As required by ISO-17025, all accredited calibration labs are required to calculate Test Uncertainty Ratio (TUR). TUR can be defined as the ratio between an instrument’s allowed tolerance and the uncertainty measured during calibration. TUR is used to evaluate an instrument’s measurement risk and validate the correct calibration methods needed. In other words, TUR helps calculate accuracy and precision of an instrument, which includes repeatability of measurements.
HOW TEST UNCERTAINTY RATIO WORKS
During calibration, technicians calculate the uncertainty of each measurement taken on an instrument and then determine the TUR for each reading. The uncertainty calculated during calibration represents the variation of the allowed tolerance and the labs calculation. This uncertainty includes multiple components and contributors including:
- Definition of task
- Reference value
- Instrument tolerance
- Measurement tool
- Measurement procedure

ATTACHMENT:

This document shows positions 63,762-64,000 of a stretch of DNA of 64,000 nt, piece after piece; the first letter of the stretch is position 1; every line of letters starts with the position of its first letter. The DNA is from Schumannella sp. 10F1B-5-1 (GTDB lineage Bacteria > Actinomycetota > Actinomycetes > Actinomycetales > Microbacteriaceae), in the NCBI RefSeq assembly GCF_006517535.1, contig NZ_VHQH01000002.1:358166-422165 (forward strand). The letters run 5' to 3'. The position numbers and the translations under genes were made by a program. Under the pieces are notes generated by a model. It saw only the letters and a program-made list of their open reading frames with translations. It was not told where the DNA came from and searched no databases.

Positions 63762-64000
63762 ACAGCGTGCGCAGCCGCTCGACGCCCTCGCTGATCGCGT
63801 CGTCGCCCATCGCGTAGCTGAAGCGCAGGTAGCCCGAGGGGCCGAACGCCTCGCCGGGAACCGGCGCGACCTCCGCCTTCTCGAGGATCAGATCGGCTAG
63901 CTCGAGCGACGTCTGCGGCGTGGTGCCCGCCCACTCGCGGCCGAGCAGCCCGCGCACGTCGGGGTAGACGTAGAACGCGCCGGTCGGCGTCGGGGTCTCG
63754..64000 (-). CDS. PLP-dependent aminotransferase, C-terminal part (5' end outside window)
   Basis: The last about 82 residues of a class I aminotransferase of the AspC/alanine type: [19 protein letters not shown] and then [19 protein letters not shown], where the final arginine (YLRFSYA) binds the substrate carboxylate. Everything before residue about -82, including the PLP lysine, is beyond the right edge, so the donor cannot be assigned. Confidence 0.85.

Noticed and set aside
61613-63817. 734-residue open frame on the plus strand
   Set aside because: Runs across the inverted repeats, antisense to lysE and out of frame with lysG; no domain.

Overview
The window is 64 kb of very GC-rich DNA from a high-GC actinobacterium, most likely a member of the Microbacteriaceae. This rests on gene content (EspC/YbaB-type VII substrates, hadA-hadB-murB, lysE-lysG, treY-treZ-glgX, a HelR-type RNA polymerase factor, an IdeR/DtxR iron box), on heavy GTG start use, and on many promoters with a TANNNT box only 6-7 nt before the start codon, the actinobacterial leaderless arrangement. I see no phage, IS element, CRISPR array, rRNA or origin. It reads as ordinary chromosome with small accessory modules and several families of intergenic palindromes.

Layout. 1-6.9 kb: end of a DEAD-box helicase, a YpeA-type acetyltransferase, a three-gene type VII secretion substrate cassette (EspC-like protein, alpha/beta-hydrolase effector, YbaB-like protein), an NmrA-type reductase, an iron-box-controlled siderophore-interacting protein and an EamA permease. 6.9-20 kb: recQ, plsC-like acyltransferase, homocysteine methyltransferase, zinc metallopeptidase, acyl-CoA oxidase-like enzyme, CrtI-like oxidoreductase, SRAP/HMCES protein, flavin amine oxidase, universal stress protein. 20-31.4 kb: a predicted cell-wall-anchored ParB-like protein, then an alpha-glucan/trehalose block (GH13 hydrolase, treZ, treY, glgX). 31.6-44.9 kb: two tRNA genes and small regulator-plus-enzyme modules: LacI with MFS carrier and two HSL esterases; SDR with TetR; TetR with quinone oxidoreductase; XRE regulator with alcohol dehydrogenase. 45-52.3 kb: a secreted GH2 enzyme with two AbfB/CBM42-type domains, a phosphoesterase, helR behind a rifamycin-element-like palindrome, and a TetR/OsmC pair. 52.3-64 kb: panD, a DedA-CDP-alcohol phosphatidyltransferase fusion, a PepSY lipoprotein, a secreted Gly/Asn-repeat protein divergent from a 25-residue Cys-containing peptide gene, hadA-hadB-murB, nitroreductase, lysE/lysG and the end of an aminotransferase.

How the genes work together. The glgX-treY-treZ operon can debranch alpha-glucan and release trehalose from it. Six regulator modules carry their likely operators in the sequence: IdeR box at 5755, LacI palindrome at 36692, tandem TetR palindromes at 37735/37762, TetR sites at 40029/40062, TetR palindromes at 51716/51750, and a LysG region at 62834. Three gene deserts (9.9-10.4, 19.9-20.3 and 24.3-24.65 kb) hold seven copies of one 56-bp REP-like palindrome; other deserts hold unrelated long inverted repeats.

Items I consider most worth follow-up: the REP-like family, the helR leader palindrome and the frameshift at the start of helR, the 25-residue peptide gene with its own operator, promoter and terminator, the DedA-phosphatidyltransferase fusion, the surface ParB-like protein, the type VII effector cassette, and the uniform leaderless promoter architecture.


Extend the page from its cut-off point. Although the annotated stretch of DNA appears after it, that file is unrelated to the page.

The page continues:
- Measurement set
Each contributor and component affects the TUR. An ideal TUR is 4:1. This is because the 4:1 ratio is known for in-tolerance probability to stay at 100% the longest.
TEST UNCERTAINTY RATIO VS. TEST ACCURACY RATIO
It is important to be aware of the difference between TUR and TAR. TAR is Test Accuracy Ratio. Both of these are test ratios can be used to indicate if the calibration process was successfully enough to make a statement of compliance, however, both ratios are very different. TAR is defined as the ratio of an instrument’s accuracy against the accuracy of the standard used to report the error of said instrument. TUR is a more correct ratio indicator, therefore, it is used more frequently during the calibration process.